Apple’s (AAPL) new iPhone 3G is hot — and Wall Street is starting to wake up and realise that’s not good news for its main rival, BlackBerry maker Research In Motion (RIMM).
Needham analyst Charlie Wolf slapped RIM with a downgrade this morning — from “hold” to “underperform” — and cut his estimates.
Why? “Sales of Apple’s iPhone 3G appear poised to blow through everyone’s forecasts,” Wolf wrote in a research note summarized by Barron’s. “While RIM’s dominance of the enterprise market appears secure, at least for now, the company’s great growth driver — the consumer market — is bound to come under siege because of the iPhone.”
We agree. The smartphone market is growing fast, and there will be enough room for both RIM and Apple. But Apple’s threat to RIM is very serious:
- It’s making inroads with RIM’s most important customers — big corporations — with new phones and software that connects to Microsoft’s (MSFT) Exchange email/calendar servers. Enterprise customers will be hard for Steve Jobs to win, but any Apple gains are RIM losses.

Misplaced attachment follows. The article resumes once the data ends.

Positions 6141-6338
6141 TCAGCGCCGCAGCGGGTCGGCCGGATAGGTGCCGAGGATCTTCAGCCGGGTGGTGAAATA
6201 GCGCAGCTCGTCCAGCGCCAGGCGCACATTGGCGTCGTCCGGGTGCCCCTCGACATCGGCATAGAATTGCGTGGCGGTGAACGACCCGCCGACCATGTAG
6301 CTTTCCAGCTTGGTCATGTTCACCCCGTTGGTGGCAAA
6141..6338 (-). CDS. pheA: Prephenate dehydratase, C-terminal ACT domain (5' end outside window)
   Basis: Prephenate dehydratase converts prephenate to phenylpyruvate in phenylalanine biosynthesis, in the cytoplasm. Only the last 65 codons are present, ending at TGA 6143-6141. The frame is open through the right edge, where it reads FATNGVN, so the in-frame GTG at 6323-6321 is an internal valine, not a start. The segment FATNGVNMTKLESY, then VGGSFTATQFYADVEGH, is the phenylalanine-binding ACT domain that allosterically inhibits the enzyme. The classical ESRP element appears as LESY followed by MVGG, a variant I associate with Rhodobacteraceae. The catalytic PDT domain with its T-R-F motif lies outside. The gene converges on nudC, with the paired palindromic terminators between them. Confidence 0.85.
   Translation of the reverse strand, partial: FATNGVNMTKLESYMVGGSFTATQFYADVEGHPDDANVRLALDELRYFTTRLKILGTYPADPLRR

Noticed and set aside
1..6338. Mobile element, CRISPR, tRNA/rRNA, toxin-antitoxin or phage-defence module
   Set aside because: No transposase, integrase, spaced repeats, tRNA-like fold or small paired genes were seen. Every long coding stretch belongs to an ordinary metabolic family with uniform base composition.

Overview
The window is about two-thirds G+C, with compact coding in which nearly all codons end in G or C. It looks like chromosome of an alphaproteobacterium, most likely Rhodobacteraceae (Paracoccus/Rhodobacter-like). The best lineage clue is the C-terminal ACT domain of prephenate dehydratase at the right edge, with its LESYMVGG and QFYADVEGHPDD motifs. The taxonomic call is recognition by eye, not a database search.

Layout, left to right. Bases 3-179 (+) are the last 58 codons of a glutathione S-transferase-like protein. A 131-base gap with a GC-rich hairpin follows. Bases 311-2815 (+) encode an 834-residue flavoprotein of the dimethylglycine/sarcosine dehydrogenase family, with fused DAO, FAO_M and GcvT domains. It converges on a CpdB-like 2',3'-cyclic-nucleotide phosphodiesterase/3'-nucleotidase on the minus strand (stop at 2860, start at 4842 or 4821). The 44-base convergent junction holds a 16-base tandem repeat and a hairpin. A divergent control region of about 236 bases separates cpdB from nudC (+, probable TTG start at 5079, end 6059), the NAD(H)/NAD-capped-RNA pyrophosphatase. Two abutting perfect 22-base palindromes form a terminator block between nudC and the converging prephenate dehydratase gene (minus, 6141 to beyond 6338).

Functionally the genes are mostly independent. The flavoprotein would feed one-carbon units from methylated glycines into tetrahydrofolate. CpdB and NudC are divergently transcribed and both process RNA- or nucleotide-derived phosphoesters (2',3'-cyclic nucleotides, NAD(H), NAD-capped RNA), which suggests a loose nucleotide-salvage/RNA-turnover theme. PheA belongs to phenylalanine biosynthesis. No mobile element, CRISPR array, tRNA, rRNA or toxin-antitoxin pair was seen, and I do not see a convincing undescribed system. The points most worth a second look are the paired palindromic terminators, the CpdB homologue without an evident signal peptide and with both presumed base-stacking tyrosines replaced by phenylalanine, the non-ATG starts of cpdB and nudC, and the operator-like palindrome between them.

- RIM increasingly relies on consumers for growth. “Non-enterprise” customers accounted for 40% of RIM’s customer base during Q1 and 60% of its growth. And now that the iPhone is as cheap as $199, Apple is going to play a huge role in the consumer smartphone market this year.
RIM’s likely response: iPhone lookalikes like the touchscreen “Thunder,” coming later this year to Verizon. But Wolf says these gadgets “have no hope of matching the secret sauce of the iPhone — the tight integration of hardware and software that creates a unique user experience. Nor do they have any chance of evolving into an application development platform like the iPhone.”
Wolf cut his 2008 EPS estimate to $3.70 from $4.05. He also sliced his 2009 EPS estimate to $4.80 from $6.25. So far, the market is shrugging Wolf off. RIM opened down 1.7% this morning but is now trading up 2.6% at $108.60.
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